Creating people's geographies
I am very pleased that Reclaiming Space will be joined by Dr H., a physician working in Palestine. Dr H will be writing regularly with direct dispatches and we are fortunate to be learning of the situation on the ground through her original pieces. The good doctor prefers to be known simply as Dr H., or Doctora as she is often referred to. Here is our first installment.
I am here in the Holy Land!! But getting through security was a traumatic experience at the airport… all my worries came true with the exception of being denied entry. I had coaching before I came to prepare me for what to expect…last time I was here I guess I was lucky and managed to whirl through security with few questions.
So I guess this email is mainly directed to people who are coming here soon so that they can be prepared for what to expect….
Ben Gurion airport is truly a spectacular airport… very beautiful made of stone and marble floors, high ceilings and airy, with a glass-rounded enclosure in the middle surrounding a small waterfall / feature, down below is a food court where people departing are waiting for their flights. It’s organized very well with arrivals and departures kept totally separate, although it does not feel like that.
So as I arrived at security, there were people from all across the world coming to Israel and to the holy land. I have to admit I was anxious, although I don’t know why… perhaps the worry about being denied entry.
Question 1 What religion are you? – Muslim (is this question not discriminatory?)
Question 2 – Where is your father from? – Iraq
Statement 3 – please can you stand to the side?
As she signaled through the walkie-talkie for someone to pick me up. I asked if there was a problem – “No, no problem”, she smiled at me. Israeli security have this false reassurance of being alarmingly polite yet despite this they are able to instill fear in you for nothing you have done. I was escorted to a waiting area which was enclosed to the side and as I stepped in, it was obvious that the type of people being held back were of one race and one religion – Egyptians, Palestinians, American Palestinians, Israeli Arabs aka Palestinians, people with families and young children, women wearing headscarves and me. Perhaps this is not true all the time. I guess my Chinese blood was not on my side on this occasion.
I was left waiting for an hour until I was called in – and so the questions began: “where are you from? where is your father from? Have you been to Israel before? Why are you coming again? Where does your father live? What does he do? What do you do? Do you have your work ID? Where will you be visiting?”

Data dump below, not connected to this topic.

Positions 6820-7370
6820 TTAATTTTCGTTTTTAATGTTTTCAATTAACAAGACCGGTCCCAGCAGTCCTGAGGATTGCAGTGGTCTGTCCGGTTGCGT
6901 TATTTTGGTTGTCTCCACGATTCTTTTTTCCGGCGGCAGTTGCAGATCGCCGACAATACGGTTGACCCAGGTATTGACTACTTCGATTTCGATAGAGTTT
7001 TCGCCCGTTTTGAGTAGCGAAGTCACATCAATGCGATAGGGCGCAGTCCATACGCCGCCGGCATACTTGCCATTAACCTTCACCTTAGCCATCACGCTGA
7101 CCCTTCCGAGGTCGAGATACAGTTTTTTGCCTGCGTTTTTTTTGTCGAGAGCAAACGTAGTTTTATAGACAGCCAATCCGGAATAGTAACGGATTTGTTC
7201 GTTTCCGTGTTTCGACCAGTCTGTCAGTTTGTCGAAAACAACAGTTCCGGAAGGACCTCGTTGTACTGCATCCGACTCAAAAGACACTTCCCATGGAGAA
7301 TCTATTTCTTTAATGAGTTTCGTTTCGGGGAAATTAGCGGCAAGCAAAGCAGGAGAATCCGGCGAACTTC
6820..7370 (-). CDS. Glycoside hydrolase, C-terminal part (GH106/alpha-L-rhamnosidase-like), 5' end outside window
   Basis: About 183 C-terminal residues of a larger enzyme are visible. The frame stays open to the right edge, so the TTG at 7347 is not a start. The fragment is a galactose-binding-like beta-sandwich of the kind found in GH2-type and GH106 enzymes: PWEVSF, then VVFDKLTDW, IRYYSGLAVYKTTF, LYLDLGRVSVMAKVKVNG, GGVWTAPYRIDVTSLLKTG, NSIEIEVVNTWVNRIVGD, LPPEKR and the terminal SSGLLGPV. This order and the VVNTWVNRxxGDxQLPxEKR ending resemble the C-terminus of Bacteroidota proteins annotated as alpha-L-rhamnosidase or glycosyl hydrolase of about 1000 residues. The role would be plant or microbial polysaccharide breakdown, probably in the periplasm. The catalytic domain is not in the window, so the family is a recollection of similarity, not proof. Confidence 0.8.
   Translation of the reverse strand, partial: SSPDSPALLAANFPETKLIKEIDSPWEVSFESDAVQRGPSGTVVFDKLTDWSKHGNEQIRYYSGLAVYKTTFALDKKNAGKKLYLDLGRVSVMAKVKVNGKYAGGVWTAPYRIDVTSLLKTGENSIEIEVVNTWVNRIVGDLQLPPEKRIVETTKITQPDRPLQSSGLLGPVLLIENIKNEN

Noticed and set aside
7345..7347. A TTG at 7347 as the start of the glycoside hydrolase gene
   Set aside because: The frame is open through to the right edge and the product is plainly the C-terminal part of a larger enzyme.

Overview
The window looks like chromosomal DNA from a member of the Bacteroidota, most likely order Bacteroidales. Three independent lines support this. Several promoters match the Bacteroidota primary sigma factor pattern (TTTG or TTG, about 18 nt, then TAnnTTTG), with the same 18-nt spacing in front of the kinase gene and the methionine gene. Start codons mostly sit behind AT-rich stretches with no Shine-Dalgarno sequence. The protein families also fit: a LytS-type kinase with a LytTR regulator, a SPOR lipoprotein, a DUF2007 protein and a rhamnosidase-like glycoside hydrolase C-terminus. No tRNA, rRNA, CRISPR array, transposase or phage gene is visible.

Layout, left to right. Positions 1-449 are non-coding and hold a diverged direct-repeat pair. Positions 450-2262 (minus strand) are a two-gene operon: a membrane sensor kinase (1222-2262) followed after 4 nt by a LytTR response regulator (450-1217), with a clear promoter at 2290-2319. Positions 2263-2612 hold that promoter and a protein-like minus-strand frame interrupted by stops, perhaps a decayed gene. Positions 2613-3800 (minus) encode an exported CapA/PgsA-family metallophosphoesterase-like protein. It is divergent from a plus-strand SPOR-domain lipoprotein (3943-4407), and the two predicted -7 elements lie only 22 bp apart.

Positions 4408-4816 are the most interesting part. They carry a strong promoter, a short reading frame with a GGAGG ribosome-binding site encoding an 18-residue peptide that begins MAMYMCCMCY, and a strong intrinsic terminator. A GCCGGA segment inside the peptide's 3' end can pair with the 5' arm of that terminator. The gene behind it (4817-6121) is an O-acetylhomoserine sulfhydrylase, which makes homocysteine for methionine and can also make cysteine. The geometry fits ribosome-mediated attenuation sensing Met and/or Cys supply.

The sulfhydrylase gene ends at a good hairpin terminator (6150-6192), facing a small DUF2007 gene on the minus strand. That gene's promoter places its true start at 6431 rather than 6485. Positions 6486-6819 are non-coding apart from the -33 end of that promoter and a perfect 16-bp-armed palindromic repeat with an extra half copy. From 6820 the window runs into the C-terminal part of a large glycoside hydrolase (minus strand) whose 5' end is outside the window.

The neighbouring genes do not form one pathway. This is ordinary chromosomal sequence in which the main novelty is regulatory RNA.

This woman was relatively ok as I answered the questions.. why not Israel – it’s a beautiful country, people made me feel so welcome last time.. like you are doing today (well.. that’s what I thought but didn’t have the guts to say it)
After half an hour or so – I was let back outside.. and I had to wait again for another hour until I was called to be questioned by the second person.. “What’s your email address? What’s your personal email address? What’s your phone number? Do your parents know you are here? Can we phone them? Do you know of any organizations? Why are you here? .. Do you know any Palestinians? Do you know any Palestinians here? Do you know any Israelis? Do you know any Jews? Why do you know Jews?!” And all the above questions again … “Is it OK if we call your mother?”
I looked at her and I said quite calmly, “I am not a terrorist you know, and I am not here to kill anyone.” She looked up from her computer where she was fiercely typing away and she seemed somewhat surprised and responded, “No, no, of course not”.
After this session which lasted another 30 to 45 minutes I was then left again to wait but for more than 3 hours. I had resigned myself to being denied entry. People were coming and going, coming and going… I had waited more than 3 hours and no sign of anything. To me it was obvious if I had a name like Emma Jane Smith and if I was blonde and blue eyed with a British passport I would not have been treated like that. I had decided that this is the last time that I was coming here and I guess that’s what they want. It’s strange – I am fortunate to be so well traveled, I have been to perhaps 100 airports and I have never been treated so badly – and why? …because I am half Arab? Because I have an Arabic name? because I am Muslim?
Finally after landing at 2 pm, I was handed my passport at 6:30pm, but all was not over yet! More questioning about a holiday to Morocco – why did you go to Morocco? … to sunbathe … who did you go with? Do you know any Moroccans? My bag had been damaged, a padlock broken, make up gone. My bag was x-rayed and searched and the girl who was doing so seemed to have some compassion … she was surprised that it was now 8pm and my flight landed at 2 – she offered me some coffee/ tea and I guess this small sign of humanity reduced me to tears. And I asked her why I had been treated like that. She responded “You know Israelis are crazy about their security, they are so scared”… and I asked her, “Scared of a doctor?”… She looked at me, shrugged her shoulders and did not know what to say.
It’s total humiliation … for what reason I do not know.